You see the problem we have with the courtroom is not the judgment, it’s the guilt and sentencing that comes with it. We want the court of law but we don’t want the verdict that we know is coming against us. We want so desperately to avoid our own guilt that we posture to refer from judging the guilt of others in hope that we too will be spared. This is why others want the court dismissed. If we don’t judge others, maybe the log in our own eye will be overlooked.

However, if we just receive God’s verdict in Jesus, then we can actually help one another remove the planks and splinters we have in our eyes. As neighbors we can become closer because our desire to is love and help one another. This just is not possible if we’re all walking around with oaks growing through our pupils. As believers we become free to be judged by others, to be criticized, because the opinion of the only one who counts has been given. And He finds me valuable. He finds you valuable as well.

In Sickness

It’s been eleven straight days of sickness for my family. My wife and both kids are currently taking antibiotics to rid their bodies of the green gunk that clogs their ears, nose, and sinuses. It’s been a messy and tiring week because life continues even when you’re sick. I’ve wanted life to stop, to press pause, and to resume only when we were back functioning at 100%. But for some reason that hasn’t happened.

I’ve taken lots of personality profile tests and assessments and have yet to see empathy crack into my list of strengths. Unfortunately, this becomes painfully obvious when others around me are sick. When I’m the lone man standing against my stuffy-nosed wife and two mucus hacking kids my patience tends to wear. At first it’s not too bad. I’m sympathetic and want to help care for my wife and kids. I don’t mind playing with them so that Liz can lie down and rest. I don’t mind fixing food, or picking up, or giving baths and medicine. I feel for them and I want to be the loving husband and father that I should be. But seven days later I find that I’m kind of done with this whole sickness routine. Surely these people are feeling better and ready to start pulling their weight again. After all I’ve sacrificed for the last few days, I now just want things to be normal again so I can pick up my routine, get back to the things I need to do. (I can see the head’s shaking in disgust and the fingers wagging at my selfishness.) Such is my weakness.

Don’t worry, I feel ashamed of my thoughts and my self-absorbed mentality. I don’t want to feel this way and I battle letting it leak out of my mind and into my actions and words, but sometimes it still shows up. My frustration at the situation just eats at me and I feel disappointed in myself. I’m not upset with my wife or kids but with the fact that our lives are not within our control and that this situation is something I can’t correct on my own. It makes me want to shut out everything and focus on me at the expense of others.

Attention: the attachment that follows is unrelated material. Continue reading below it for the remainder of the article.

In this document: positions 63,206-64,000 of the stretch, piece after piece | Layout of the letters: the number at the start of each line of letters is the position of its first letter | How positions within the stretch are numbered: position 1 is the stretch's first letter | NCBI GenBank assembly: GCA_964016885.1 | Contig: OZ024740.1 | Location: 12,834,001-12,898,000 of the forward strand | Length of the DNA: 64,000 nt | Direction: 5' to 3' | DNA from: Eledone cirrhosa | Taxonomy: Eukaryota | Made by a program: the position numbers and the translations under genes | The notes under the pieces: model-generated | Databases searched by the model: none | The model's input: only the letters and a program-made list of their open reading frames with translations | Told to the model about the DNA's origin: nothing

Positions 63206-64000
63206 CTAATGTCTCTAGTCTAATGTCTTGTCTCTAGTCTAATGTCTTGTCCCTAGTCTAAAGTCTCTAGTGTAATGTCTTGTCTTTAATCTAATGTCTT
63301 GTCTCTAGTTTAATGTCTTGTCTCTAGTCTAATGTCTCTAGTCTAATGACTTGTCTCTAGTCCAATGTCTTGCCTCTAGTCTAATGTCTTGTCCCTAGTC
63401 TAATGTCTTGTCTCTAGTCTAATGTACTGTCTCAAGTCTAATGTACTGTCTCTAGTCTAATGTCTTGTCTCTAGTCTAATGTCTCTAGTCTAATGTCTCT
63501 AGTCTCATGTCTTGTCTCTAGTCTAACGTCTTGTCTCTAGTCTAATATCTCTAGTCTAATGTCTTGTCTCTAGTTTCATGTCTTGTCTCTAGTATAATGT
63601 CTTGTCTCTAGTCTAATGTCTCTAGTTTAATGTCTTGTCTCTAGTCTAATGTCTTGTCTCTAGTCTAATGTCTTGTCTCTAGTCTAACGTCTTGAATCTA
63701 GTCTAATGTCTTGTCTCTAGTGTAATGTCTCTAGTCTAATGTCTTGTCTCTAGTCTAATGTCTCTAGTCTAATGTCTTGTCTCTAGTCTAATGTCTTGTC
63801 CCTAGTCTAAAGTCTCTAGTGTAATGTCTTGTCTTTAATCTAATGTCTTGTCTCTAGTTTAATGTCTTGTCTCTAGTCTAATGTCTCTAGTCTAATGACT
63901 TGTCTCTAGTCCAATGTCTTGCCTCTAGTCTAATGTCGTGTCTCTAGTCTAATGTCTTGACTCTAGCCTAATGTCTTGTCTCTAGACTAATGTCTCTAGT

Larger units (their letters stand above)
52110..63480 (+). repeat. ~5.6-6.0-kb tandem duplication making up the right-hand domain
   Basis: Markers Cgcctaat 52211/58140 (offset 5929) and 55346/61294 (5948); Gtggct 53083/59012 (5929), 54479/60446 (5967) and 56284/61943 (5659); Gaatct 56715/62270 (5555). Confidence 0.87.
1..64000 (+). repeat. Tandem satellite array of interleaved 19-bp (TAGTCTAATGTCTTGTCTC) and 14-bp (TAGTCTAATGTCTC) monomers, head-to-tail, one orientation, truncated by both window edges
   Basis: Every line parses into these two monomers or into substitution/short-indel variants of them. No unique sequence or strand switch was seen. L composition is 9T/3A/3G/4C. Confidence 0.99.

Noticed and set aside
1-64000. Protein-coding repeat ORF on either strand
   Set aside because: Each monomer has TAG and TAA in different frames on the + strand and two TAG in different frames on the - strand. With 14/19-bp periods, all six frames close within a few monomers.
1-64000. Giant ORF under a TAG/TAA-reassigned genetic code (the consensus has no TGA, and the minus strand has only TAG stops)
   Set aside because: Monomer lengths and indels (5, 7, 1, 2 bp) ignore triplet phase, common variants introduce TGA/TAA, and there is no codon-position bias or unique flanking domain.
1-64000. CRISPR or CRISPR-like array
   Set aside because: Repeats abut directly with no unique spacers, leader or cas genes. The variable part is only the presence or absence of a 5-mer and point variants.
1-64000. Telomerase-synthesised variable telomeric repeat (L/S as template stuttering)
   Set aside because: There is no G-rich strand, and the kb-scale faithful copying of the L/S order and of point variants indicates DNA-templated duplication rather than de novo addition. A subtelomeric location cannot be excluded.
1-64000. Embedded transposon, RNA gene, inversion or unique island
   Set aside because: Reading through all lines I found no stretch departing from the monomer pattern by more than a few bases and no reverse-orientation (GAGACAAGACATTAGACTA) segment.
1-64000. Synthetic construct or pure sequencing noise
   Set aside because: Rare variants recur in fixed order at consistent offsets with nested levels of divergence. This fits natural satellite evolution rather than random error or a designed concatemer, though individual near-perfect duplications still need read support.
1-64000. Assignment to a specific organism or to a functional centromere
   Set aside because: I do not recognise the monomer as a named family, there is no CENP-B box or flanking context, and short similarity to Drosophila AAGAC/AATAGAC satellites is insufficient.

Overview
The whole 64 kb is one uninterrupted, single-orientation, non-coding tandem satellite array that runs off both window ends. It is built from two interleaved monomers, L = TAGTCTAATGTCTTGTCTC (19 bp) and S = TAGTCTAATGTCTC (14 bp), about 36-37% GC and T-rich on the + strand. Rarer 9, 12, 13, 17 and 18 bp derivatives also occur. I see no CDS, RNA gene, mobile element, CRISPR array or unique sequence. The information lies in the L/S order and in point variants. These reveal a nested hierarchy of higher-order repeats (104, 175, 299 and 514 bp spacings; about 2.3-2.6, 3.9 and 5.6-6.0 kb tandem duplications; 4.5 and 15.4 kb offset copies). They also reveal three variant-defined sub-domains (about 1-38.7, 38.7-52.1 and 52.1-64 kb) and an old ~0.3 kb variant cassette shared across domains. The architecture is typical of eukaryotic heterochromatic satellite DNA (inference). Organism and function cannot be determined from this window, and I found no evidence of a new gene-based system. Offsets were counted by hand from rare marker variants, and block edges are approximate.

At the same time this whole ordeal has actually helped me to reflect more on God’s provision. Yes I have become more aware at my lack of empathy, but I’ve also found myself praising God that he has no such shortage. God sent his own Son to heal the sick, to make the lame to walk, to open the eyes of the blind. He sent his Son not to care for a small cold, but for a sick and dying world. And by becoming one of us, by being born a man, Jesus has experienced firsthand the deep needs of sick and ailing people, the foolish ideas and ways of the disciples, and the overwhelming arrogance of the Pharisees. And yet in all these situations he never walked away, never gave up on people, never gave up on his own task. He overcame all of the temptation to focus on himself and to put his needs or desires first. He loved and served others at great expense and without complaint. In the end he loved so much that he even abandoned his own life so that others may be healed and have life eternally. In every way, Jesus displayed the perfect love of a husband and a father in ways that I will never even approach.

That’s right, there is no way I can approach that kind of selfless love on my own. t’s not something I can muster up by my own assertive will or strength and it certainly isn’t something I was born with. So, instead of me trying to reach it myself, God brought it to me. When Jesus went to that cross and when he rose from that tomb, he brought the power to love and serve as he did directly to me. The power of the Holy Spirit living and working within me allows me to be patient in times of frustration, loving in times of anger, assured in times of doubt, and selfless in times of selfishness; all because Jesus did these things for me first. I can love and care for others because Jesus has loved and cared for me first. Only thought him alone can I can be of any use to my family.

So before I head back home to care for my family, I thank the Lord that he has given me the strength through Jesus Christ to do so. I know I’m not a great healer or comforter, but I pray that they’ll see the Great Comforter and Healer within me.